Kelly’s earliest successes were Latin and Spanish travelogues (such as the “Soul of Spain” series), although he became 101 Strings’ “Now Sound” specialist following the British Invasion. Kuhn concentrated on radio-friendly numbers in the “Pops”‘s orchestral manner (“Blues Pizzicato”, etc.) which provided Somerset its initial catalog of originals. Lowden composed lounge ballads (such as “Blue Twilight”). Their body of early 1960s work was recycled via re-release throughout the next twenty years.

In 1964, Miller sold the franchise to Al Sherman, a successful record label distributor, who renamed the label Alshire (based in Los Angeles) and moved recording to London. Sherman retained Miller as a partner to oversee production and A&R. The Alshire era is characterized by large-scale expansion of product, attempts to branch out to younger markets and beginning in 1969, eventual stagnation (although late efforts by Les Baxter and Nelson Riddle were released under the 101 name in 1970). Output decreased from 1974 on. A tribute to John Lennon (composed of earlier Beatle tribute material – 101 Strings play Hits written by The Beatles) in January 1981 marked the final 101 Strings effort.

Al Sherman

Many 101 Strings albums are simply orchestrated versions of pop hits and show tunes, although the early Somerset material contains many examples of the exotica and lounge genres. Songs of the Seasons in Japan, Hawaiian Paradise, and East of Suez are three such albums. 101 Strings Play the Blues and Back Beat Symphony were early experiments in symphonic-pop hybridization, while Fly Me To The Moon contains five noir-ish originals. Alshire releases include ‘Now Sound’ albums such as Jet Set, Sounds of Today, and Astro-Sounds from Beyond the Year 2000, the last of which has been frequently sampled by electronic music artists of the 1990s and 2000s (decade).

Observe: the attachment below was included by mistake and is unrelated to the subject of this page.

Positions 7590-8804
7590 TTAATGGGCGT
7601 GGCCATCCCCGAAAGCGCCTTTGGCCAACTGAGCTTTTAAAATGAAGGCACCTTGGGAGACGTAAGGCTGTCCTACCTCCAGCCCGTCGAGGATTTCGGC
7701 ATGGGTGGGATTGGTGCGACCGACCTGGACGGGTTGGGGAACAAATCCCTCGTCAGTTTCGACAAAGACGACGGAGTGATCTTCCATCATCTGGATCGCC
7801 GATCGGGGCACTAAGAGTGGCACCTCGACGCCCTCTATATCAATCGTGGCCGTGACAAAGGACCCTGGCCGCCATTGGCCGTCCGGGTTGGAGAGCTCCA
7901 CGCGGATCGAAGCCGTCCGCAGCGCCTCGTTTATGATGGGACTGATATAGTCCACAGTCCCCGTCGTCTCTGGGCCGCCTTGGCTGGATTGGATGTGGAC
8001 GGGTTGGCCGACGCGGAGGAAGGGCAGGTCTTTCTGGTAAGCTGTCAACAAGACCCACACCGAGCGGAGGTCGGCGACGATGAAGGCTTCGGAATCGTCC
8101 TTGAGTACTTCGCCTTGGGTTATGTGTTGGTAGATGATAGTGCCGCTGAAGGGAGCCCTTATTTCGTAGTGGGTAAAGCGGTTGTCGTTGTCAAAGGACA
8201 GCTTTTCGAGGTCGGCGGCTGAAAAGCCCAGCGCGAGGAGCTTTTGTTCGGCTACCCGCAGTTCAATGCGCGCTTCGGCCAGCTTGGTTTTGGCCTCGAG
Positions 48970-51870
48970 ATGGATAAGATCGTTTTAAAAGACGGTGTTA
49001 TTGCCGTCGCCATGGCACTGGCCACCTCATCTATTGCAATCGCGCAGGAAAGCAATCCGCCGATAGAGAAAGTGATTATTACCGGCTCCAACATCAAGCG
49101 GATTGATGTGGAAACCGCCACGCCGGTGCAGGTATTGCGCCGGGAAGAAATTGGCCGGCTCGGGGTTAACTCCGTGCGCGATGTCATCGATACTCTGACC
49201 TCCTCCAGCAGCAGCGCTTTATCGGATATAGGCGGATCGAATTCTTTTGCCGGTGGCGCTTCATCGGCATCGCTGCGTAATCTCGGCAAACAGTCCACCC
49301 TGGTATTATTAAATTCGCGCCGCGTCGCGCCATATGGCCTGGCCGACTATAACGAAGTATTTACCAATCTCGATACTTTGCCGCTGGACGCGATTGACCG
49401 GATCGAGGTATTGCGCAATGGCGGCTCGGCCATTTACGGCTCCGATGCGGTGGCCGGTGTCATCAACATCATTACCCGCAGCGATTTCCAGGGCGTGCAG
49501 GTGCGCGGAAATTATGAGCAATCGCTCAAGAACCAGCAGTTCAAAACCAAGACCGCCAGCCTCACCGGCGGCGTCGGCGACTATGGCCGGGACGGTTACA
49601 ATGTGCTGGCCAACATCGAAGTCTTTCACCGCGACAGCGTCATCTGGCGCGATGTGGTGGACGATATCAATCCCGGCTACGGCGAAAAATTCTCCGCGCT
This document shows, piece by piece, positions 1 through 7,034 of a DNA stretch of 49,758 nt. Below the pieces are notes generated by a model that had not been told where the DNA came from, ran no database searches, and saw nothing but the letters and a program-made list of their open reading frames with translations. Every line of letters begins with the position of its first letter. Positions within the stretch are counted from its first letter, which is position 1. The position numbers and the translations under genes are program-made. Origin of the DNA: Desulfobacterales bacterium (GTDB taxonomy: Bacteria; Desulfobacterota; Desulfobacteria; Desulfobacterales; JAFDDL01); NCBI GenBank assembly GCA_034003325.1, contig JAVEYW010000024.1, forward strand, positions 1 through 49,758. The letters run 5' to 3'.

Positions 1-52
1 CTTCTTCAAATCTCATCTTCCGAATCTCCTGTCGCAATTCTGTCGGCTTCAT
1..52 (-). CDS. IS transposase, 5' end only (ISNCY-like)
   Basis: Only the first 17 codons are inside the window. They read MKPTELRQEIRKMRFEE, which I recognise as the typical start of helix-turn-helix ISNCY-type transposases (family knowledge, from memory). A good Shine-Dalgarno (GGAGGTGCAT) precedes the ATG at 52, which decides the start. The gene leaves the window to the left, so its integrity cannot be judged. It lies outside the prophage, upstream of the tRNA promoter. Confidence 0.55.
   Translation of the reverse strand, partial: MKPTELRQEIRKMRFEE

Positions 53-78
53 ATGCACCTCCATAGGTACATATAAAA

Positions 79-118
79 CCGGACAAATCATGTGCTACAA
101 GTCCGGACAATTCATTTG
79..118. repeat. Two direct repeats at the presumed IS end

Sims and the New 101 Strings Orchestra

This possibly contains original research. Please improve it by verifying the claims made and adding inline citations. Statements consisting only of original research should be removed. (April 2012) (Learn how and when to remove this template message)

The Alshire catalog was sold to Madacy, Inc. in the 1990s and, under the direction of Greg Sims, a “New 101 Strings Orchestra” began releasing a series of CDs (including a two-volume Beatles set). 101 Strings compilations were reissued on CD during the “lounge revival” of the 1990s. Few 101 Strings LPs have been re-released in their original form.

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The cover of the first album, 1957

If one goes to the Madacy site to view their 101 Strings collection, exactly the same description that was used on the Bel Canto’s ST- 76 two track stereo release about the 101 Strings sound is reprinted. The 50 Hz hum heard on many of those tape recordings was due to the Ampex 350’s filtering which was not well suited for European 50 Hz power. The “My Fair Lady” and “King and I” releases have what appears to be the sound of dirty mixing pots used on the fly during those sessions. There were a number of tape releases that sounded like tape copies of pristine Stereo Fidelity vinyl which actually, were not all that pristine. Stereo recordings were made with a triangular cutting stylus. This resulted at times in pinch distortion which early conical styli did not handle well. Inner grooves especially, due to the increased density of the recorded information due to the slower relative movement of the track under the stylus, were more susceptible to distortion with conical styli in use at the time this record was released. The later development of elliptical styli allowed more precise tracking of the track and greatly reduced inner-track distortion.